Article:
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Based on evidence available and opinion of the law, Democracy Watch sends letter to RCMP suggesting that Senate scandal investigation should be expanded to cover more people

December 4, 2013

OTTAWA – Today, Democracy Watch sent a 6-page letter to RCMP Commissioner Robert Paulson setting out a detailed opinion about the law, and the evidence, that suggests that the investigation into the Senate scandal should be expanded to include the actions of people other than Nigel Wright and Mike Duffy.

The letter sets out the opinion of Duff Conacher (issued on behalf of Democracy Watch), who has a law degree, and for 20 years has monitored government and business ethics laws in Canada, including teaching a course on the law of ethics in government and business for the past three years at the University of Toronto Faculty of Law.

The letter sets out an explanation of why the law covers others involved in the negotiations that resulted in the payments to Senator Duffy in return for actions by Senator Duffy, and lists the evidence from the recently released affidavit of RCMP Corporal Greg Horton, evidence that clearly raises questions about whether these other people violated the law.  As a result, the letter suggests that the investigation should be expanded to determine whether these other people violated the law.

“It is very important that the RCMP not only follow the evidence wherever it leads, but also that prosecutors properly apply the law to the fact to ensure that all wrongdoers are held accountable, and this is why Democracy Watch has sent the letter to the RCMP setting out its opinion that the law and the evidence suggest the RCMP’s investigation should be expanded to cover people other than just Nigel Wright and Senator Duffy,” said Duff Conacher, Board member of Democracy Watch.  Democracy Watch has an ongoing nation-wide petition and letter-writing drive calling for public confirmation that a fully independent prosecutor is overseeing the Senate scandal investigation to ensure the investigation and prosecution decisions are made based on the facts and the law and no other considerations.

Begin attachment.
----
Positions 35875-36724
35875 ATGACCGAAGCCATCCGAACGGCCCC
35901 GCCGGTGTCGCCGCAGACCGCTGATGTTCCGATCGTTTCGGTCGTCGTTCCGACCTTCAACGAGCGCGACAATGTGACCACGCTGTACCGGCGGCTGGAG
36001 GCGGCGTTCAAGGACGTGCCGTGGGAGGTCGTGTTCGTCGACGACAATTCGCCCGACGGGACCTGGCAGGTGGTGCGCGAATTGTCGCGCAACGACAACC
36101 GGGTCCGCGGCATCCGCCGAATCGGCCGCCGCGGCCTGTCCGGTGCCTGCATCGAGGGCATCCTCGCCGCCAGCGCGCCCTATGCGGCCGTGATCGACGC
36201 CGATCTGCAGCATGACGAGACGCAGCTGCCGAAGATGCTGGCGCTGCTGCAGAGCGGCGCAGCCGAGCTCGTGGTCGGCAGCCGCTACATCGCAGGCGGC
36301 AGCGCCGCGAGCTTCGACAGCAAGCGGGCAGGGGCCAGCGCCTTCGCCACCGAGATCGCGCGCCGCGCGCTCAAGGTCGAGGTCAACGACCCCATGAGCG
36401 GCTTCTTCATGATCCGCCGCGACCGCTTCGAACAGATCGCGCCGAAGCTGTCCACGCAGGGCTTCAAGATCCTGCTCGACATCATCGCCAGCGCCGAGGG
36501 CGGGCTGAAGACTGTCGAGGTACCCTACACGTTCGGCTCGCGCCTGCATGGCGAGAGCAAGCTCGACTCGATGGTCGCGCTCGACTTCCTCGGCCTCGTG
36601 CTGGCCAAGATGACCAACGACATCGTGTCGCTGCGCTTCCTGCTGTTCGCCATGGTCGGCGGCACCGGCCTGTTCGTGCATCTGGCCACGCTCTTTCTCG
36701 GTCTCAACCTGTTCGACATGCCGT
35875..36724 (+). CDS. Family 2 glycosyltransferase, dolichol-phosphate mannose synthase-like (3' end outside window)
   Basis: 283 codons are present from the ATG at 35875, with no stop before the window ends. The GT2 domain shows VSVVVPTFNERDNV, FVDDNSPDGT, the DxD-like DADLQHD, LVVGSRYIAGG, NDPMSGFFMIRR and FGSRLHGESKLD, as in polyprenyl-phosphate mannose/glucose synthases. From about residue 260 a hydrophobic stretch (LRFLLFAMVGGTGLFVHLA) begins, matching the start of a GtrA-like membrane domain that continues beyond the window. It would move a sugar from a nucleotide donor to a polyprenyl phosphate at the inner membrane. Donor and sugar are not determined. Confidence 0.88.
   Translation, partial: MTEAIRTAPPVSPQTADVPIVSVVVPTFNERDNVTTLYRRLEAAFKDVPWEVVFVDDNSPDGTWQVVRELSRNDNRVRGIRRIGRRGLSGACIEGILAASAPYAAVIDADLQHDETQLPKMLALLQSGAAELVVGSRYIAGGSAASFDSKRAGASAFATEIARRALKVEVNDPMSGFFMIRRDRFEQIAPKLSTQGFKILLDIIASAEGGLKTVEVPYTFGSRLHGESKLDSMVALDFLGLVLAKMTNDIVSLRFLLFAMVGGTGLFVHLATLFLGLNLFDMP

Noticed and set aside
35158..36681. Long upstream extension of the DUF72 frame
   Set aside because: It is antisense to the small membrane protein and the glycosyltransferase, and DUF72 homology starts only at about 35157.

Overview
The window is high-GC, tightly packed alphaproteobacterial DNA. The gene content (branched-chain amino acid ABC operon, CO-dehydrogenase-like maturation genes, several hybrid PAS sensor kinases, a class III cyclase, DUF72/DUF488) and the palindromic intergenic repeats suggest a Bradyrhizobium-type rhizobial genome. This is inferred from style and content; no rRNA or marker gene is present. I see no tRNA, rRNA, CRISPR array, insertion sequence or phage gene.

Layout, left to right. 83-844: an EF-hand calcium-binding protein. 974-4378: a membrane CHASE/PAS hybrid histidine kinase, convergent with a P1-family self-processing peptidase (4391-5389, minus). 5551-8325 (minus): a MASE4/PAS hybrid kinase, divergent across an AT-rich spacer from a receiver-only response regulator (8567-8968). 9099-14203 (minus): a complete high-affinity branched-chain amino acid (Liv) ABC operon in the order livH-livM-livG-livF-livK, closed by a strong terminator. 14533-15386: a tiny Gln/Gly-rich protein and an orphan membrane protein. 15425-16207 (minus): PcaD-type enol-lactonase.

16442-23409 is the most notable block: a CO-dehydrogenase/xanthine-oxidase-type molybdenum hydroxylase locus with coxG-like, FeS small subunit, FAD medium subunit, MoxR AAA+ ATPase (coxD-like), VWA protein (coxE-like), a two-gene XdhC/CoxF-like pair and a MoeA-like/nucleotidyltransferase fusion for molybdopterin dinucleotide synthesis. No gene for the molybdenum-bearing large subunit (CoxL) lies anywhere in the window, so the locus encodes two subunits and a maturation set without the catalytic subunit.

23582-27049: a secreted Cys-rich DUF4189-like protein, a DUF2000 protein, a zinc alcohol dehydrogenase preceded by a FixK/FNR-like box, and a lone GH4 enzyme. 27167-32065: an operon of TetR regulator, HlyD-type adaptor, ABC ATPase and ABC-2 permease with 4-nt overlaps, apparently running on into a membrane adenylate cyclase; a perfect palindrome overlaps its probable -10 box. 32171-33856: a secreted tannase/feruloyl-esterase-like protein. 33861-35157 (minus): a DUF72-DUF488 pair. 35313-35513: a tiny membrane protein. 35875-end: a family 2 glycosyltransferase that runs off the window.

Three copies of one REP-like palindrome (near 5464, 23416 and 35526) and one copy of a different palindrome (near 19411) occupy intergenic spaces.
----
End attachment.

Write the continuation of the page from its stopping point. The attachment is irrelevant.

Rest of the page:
The key measures in the law are section 119(1) of the Criminal Code, which prohibits even offering (as well as giving) “corruptly” any benefit to any public official “in respect of” any action or inaction by the official in their capacity as a public official.  This subsection also prohibits the public official from even attempting to obtain (as well as obtaining) the benefit.  And under section 21 of the Criminal Code, it is a violation to aid or abet anyone in violating any prohibition in the Code, and under section 24 it is a violation to attempt to violate any prohibition in the Code.

There are no court rulings on subsection 119(1).  Based on rulings concerning a similar section in the Code (subsection 426(1)), Democracy Watch’s opinion is that there does not have to be a “corrupt bargain” or a trading of favours between the person who offers or gives the benefit and the public official attempting to obtain or taking the benefit to be in violation of subsection 119(1).  All that is needed for a violation is for the benefit to be given in a corrupt way (for example, in secret with a commitment to keep it secret), and for the benefit to be “in respect of” actions or inactions by the official.

The evidence in Corporal Horton’s affidavit shows that at least three people other than Nigel Wright were involved in the secret negotiations involving offers of benefits, and payments of money, to Senator Duffy in return for at least three actions by Senator Duffy in his capacity as a senator.  And the evidence shows that there at least one other person was involved in attempting to obtain, and obtaining, benefits and payments of money for Senator Duffy in return for at least three actions by Senator Duffy in his capacity as a senator.

The secrecy of the negotiations and agreements, the resignation or firing of Nigel Wright, and the agreement by many of the people involved to issue public statements that concealed that the benefits had been given to Senator Duffy, and misled the public about the facts of the situation, is all evidence that the benefits were offered and given to Senator Duffy “corruptly”.

For all of the above reasons, Democracy Watch is requesting that the RCMP confirm publicly whether it will investigate people other than Nigel Wright and Senator Duffy.

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Duff Conacher, Board member of Democracy Watch
Tel: 613-241-5179
Email: [email protected]

Democracy Watch’s Government Ethics Campaign